Robert Murat wins libel case in McCann probe

LONDON (Reuters) - A suspect in the disappearance of schoolgirl Madeleine McCann in Portugal last year won 600,000 pounds in libel damages on Thursday for “the utter destruction” of his life.

Robert Murat (C) prepares to make a statement with Michaela Walczuch (L) and lawyer Louis Charalambous (R) outside the High Court in central London July 17, 2008. Murat, who was named as an official suspect in the disappearance of British girl Madeleine McCann in Portugal, has accepted a settlement with a number of UK newspapers, local media reported. REUTERS/Toby Melville

The 10 newspapers involved in the case had accused Robert Murat, who lived in the same resort where McCann vanished last May sparking an international search, of being involved in the girl’s disappearance.

Although he was questioned by Portuguese police soon after Madeleine McCann went missing from her parent’s holiday apartment in the resort of Praia da Luz and later declared a formal suspect, he was never charged and denied any involvement.

“The newspapers in this case brought about the total and utter destruction of mine and my family’s life and caused immense distress,” Murat said outside London’s High Court.

“I am pleased that the publications concerned admitted the falsity of their allegations and I can now start to rebuild my life.”

Murat had often spoken to reporters in the days just after the disappearance of Madeleine from her bedroom, saying she looked like his daughter in England. His mother’s house was about 150 metres from the resort apartment where the McCann family was staying.


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However, tabloid newspapers in Britain made a series of “made-up” allegations. The court heard these included claims Murat had an interest in child pornography and might have been part of a paedophile ring involved in McCann’s abduction.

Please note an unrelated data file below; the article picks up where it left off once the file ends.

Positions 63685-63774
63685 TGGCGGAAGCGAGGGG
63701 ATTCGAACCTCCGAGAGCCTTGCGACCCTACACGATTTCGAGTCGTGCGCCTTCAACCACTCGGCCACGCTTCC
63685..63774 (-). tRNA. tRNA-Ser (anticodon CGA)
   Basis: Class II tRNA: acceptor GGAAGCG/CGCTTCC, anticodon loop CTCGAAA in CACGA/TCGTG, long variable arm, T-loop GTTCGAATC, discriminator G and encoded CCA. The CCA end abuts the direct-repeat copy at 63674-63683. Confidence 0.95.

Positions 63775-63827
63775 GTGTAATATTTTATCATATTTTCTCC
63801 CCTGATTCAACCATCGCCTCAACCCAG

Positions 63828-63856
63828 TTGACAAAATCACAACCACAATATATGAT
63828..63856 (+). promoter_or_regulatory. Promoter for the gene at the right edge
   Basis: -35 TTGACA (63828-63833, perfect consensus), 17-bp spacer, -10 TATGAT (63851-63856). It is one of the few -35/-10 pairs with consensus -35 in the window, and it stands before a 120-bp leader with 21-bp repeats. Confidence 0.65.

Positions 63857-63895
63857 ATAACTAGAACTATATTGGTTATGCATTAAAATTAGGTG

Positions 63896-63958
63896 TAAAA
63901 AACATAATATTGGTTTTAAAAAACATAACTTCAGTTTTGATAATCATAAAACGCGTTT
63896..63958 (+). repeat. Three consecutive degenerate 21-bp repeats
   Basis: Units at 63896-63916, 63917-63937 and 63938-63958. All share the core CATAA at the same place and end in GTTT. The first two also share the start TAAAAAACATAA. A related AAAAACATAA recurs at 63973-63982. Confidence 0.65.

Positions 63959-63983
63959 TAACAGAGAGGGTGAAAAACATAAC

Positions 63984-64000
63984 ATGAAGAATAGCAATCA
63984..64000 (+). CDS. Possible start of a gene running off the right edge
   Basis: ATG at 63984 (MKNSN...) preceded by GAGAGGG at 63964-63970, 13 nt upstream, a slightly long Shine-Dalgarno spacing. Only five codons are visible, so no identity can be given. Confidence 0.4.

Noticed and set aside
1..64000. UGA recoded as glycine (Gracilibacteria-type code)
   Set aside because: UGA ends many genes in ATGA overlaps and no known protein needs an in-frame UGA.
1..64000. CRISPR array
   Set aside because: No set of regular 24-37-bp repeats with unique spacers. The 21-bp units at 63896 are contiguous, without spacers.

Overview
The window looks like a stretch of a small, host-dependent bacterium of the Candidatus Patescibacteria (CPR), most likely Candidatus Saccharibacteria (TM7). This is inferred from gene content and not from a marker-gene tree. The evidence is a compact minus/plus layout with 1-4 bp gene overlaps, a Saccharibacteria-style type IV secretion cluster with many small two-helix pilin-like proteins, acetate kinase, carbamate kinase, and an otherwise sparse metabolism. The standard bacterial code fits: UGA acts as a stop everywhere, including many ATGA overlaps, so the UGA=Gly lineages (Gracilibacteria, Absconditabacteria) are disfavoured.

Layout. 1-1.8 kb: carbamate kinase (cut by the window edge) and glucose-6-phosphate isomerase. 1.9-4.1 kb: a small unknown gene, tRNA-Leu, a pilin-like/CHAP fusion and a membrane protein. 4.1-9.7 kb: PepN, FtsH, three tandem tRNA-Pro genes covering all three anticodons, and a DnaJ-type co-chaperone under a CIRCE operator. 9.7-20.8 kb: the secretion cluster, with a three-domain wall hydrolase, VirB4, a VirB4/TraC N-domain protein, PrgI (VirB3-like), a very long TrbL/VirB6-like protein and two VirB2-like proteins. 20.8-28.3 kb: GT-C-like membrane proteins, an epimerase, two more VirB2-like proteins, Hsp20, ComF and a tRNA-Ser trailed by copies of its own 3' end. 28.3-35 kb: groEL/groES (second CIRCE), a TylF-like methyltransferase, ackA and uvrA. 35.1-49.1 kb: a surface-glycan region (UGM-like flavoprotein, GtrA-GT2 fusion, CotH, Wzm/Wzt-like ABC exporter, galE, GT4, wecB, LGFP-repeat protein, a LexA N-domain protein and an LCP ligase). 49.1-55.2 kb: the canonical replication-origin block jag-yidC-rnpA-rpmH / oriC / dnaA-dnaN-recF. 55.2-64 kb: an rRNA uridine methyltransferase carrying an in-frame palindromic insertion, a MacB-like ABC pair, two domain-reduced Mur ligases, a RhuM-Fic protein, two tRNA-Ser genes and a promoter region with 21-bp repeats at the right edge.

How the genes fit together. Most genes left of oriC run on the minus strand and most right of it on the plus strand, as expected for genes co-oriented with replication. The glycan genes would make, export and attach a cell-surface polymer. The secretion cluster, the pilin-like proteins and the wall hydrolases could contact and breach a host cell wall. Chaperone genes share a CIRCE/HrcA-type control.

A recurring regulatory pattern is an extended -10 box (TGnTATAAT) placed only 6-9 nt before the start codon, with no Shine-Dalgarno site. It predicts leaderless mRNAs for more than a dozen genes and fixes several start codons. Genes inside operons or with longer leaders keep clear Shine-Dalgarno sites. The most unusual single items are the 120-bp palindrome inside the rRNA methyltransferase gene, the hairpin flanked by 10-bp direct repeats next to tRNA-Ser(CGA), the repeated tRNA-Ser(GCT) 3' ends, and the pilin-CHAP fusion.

Publishers of the papers involved -- with a combined circulation of 15 million copies -- apologised, admitting the claims were untrue, and agreed to pay the damages.

Murat’s lawyer Louis Charalambous said his client had had watched silently as “the worst elements of the British media” destroyed his good name and reputation.

“The behaviour of tabloid journalists and their editors has been grossly irresponsible, demonstrating a reckless disregard for truth,” he said.

It is the second time British papers have been sued for the coverage of the McCann case.

In March, Madeleine’s parents Gerry and Kate McCann, who spearheaded a high-profile global hunt, won 550,000 pounds in damages from the Daily Express and Daily Star over stories which suggested they might have killed their daughter.

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The papers then issued front page apologies for the “baseless” reports and donated the damages to a fund set up to find the missing girl.

Despite the worldwide hunt and numerous reported sightings of McCann, who disappeared a few days before her fourth birthday, no confirmed trace of her has ever been found.

Earlier this month, Portuguese police sent their final report on the case to prosecutors, with local media reporting that detectives had ended their investigation.

The McCanns and Murat still remain official suspects although reports said police had found insufficient evidence to bring charges against anybody.